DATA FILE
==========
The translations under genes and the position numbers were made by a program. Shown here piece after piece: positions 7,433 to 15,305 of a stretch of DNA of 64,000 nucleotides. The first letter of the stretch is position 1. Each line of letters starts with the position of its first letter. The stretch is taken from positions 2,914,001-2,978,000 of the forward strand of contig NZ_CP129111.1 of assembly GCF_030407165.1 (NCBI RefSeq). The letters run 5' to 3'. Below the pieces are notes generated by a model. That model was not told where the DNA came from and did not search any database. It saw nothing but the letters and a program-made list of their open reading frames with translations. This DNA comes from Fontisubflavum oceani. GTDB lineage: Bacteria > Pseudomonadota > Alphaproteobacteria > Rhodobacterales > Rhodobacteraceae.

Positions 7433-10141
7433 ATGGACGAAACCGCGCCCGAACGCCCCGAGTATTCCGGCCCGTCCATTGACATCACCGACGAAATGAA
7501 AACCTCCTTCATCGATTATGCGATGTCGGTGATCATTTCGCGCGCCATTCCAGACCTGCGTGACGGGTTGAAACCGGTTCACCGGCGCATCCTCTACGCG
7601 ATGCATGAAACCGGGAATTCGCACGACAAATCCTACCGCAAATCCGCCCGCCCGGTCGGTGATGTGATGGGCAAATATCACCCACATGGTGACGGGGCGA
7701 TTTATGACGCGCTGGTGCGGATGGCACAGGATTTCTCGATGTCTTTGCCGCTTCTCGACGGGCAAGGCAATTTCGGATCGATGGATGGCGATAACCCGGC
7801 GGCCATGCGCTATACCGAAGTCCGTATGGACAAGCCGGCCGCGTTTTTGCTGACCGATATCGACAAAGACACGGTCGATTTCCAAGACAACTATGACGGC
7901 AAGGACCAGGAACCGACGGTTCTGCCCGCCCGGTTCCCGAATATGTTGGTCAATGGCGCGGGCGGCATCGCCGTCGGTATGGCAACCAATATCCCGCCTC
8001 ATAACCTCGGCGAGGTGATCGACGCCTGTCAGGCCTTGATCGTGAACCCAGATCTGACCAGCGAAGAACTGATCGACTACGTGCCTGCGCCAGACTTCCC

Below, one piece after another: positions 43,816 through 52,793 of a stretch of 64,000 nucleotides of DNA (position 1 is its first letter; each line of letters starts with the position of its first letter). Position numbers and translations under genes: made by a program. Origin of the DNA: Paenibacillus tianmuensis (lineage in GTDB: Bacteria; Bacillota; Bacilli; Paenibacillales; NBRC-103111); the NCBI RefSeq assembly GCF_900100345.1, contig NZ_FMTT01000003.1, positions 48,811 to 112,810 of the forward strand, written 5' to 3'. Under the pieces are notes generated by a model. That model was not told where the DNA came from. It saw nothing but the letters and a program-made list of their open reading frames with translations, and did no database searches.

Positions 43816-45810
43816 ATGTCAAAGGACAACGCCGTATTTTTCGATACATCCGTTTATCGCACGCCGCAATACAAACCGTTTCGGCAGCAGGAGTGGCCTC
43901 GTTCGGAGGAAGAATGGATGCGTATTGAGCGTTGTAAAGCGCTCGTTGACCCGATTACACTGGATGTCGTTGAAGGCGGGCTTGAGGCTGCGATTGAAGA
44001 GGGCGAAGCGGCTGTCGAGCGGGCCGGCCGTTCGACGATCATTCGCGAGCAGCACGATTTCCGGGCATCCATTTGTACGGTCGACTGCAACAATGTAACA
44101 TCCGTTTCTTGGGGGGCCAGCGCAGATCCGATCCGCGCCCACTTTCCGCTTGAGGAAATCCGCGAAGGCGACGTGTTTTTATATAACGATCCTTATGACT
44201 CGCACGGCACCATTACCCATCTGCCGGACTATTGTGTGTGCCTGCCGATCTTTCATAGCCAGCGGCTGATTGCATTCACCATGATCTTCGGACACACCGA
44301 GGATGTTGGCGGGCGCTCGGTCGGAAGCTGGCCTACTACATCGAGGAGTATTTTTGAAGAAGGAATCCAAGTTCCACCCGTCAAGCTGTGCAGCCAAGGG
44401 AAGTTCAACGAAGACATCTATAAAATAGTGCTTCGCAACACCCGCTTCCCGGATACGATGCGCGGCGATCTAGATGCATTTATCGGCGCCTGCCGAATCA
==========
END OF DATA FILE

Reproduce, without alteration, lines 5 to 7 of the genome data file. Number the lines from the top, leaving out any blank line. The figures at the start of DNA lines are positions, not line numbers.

7601 ATGCATGAAACCGGGAATTCGCACGACAAATCCTACCGCAAATCCGCCCGCCCGGTCGGTGATGTGATGGGCAAATATCACCCACATGGTGACGGGGCGA
7701 TTTATGACGCGCTGGTGCGGATGGCACAGGATTTCTCGATGTCTTTGCCGCTTCTCGACGGGCAAGGCAATTTCGGATCGATGGATGGCGATAACCCGGC
7801 GGCCATGCGCTATACCGAAGTCCGTATGGACAAGCCGGCCGCGTTTTTGCTGACCGATATCGACAAAGACACGGTCGATTTCCAAGACAACTATGACGGC